Hailing from Puerto La Cruz, Venezuela and Nashville, Tennessee, Rui DeMagalhaes and Mac Folger found a middle ground in skewness. Heavily influenced by kiwi pop acts like The Bats and The Clean, as well as British post-punk pioneers Swell Maps and Wire, Lawn maintains a balance of classic pop sensibilities and sharp, curious energy.
Indeed, Lawn's sound is a marriage between two different songwriting approaches that make both members step out of their comfort zones without losing their bearings. The result is a partnership that thrives in exploring how their differences make them a solid unit. DeMagalhaes and Folger are different, but never at odds.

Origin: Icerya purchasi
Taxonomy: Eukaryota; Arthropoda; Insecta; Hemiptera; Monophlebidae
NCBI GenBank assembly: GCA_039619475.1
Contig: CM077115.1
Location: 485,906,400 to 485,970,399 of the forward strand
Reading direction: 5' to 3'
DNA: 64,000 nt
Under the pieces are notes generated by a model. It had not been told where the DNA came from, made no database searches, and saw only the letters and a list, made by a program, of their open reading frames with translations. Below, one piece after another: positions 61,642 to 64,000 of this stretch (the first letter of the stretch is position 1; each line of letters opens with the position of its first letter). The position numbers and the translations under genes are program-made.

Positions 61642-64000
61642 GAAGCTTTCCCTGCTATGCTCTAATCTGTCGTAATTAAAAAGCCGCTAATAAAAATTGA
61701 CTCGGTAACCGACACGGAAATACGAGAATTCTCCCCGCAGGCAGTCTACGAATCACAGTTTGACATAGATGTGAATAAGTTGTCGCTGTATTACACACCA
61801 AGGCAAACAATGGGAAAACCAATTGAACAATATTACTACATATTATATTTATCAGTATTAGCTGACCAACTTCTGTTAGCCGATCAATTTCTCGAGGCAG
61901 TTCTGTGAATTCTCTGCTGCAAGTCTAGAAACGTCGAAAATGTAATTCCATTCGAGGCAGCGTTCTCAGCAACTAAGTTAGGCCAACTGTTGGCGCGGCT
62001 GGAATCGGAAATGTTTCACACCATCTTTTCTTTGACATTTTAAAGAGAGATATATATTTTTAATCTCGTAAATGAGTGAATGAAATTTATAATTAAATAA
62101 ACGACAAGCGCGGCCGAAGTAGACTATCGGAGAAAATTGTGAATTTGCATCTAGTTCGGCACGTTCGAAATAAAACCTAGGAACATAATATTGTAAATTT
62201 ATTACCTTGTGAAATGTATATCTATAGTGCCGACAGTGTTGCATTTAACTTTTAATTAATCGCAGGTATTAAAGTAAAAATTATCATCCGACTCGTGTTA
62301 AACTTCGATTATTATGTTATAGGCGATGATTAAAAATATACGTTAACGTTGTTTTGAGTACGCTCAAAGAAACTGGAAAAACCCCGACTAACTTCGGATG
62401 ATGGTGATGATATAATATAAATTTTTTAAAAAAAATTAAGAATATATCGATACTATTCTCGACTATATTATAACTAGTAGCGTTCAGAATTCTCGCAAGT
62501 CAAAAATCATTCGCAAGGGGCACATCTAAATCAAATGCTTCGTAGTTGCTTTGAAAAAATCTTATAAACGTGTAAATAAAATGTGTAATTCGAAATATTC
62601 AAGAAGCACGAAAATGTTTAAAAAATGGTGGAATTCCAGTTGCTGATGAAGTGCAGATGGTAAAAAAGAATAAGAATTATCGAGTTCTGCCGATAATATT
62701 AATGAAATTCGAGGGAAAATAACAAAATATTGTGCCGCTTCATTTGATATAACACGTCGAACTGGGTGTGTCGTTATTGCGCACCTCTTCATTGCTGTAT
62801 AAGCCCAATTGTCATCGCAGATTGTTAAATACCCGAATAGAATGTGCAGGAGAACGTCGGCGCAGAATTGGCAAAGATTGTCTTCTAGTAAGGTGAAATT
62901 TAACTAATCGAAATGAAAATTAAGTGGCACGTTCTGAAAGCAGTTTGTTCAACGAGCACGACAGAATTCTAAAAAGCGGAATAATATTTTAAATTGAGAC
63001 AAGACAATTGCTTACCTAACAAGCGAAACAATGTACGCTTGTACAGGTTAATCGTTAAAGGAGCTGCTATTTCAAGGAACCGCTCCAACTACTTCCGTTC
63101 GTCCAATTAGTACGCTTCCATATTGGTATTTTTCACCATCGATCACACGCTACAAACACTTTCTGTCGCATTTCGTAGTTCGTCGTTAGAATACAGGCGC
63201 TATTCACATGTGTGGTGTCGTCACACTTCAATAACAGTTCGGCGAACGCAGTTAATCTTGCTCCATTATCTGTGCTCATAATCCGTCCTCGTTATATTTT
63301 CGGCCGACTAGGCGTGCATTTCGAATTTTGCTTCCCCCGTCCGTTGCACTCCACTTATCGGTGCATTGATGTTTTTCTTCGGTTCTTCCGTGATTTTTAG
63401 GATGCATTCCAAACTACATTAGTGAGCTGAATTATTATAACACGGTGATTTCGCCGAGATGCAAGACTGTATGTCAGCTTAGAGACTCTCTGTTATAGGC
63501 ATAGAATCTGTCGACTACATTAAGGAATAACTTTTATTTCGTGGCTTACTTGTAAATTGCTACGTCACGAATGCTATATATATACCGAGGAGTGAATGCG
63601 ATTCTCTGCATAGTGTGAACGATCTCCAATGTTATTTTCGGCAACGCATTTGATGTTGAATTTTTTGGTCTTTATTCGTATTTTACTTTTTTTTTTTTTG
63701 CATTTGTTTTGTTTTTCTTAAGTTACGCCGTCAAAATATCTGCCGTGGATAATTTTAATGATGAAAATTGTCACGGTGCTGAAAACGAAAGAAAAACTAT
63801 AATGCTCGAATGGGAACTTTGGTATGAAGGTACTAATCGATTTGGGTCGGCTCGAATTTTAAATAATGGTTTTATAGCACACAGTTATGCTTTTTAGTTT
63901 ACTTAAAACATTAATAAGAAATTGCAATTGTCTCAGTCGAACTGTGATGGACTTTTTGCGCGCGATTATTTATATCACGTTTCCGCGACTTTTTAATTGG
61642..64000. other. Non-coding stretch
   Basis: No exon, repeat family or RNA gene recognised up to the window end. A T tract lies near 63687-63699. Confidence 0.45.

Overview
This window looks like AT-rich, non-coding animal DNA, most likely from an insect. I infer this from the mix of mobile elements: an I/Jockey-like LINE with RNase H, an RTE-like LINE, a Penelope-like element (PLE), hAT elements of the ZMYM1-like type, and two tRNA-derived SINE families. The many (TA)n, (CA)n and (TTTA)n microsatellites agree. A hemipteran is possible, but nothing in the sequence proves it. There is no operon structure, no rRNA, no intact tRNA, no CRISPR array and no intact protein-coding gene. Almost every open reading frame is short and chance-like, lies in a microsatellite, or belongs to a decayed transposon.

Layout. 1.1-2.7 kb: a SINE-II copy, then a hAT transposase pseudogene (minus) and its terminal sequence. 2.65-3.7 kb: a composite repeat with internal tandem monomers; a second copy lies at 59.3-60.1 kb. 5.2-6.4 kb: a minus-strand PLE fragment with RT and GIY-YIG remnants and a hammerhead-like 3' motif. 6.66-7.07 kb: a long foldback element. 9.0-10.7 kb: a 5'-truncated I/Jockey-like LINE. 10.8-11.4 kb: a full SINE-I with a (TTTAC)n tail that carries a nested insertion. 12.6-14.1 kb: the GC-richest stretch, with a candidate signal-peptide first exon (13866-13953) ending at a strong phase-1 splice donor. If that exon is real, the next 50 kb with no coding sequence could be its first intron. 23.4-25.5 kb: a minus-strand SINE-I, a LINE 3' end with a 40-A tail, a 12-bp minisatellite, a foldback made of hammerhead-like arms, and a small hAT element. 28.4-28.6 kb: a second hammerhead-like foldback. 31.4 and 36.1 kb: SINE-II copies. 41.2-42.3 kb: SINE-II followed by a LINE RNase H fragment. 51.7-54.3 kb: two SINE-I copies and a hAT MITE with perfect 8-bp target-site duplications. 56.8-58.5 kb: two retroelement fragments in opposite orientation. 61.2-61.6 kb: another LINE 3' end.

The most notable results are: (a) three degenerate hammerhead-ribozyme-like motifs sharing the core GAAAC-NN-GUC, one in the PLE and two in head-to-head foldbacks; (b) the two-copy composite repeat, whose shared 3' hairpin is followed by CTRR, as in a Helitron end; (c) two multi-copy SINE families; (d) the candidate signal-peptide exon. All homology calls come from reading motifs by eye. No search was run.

After approaching their second full-length with a sense of ease and composure, New Orleans' Lawn found themselves embracing a sense of urgency for their follow-up work, Bigger Sprout. Written, rehearsed, and recorded under a month-long period, Bigger Sprout explores a feeling of urgency as a theme and a catalyst: urgency to get out of uncomfortable situations, urgency to take relationships more seriously, urgency to work on themselves, urgency to play shows again, urgency to record, urgency to start a family, urgency to make plans and leave old settings behind, urgency to grow up and become more in tune to your surroundings, urgency to quit old habits and pick up new ones. The EP, co-written with former drummer Hunter Keene, is a document that embodies the anxieties of change, for better or worse. This idea is juxtaposed by including a remastered version of Big Sprout, their first-ever release, as side B. Big Sprout, which was also written and recorded over a short period of time, has never been released in any physical capacity. The inclusion of these songs provides a contrast into who the members of Lawn were in their early 20s against who they are now.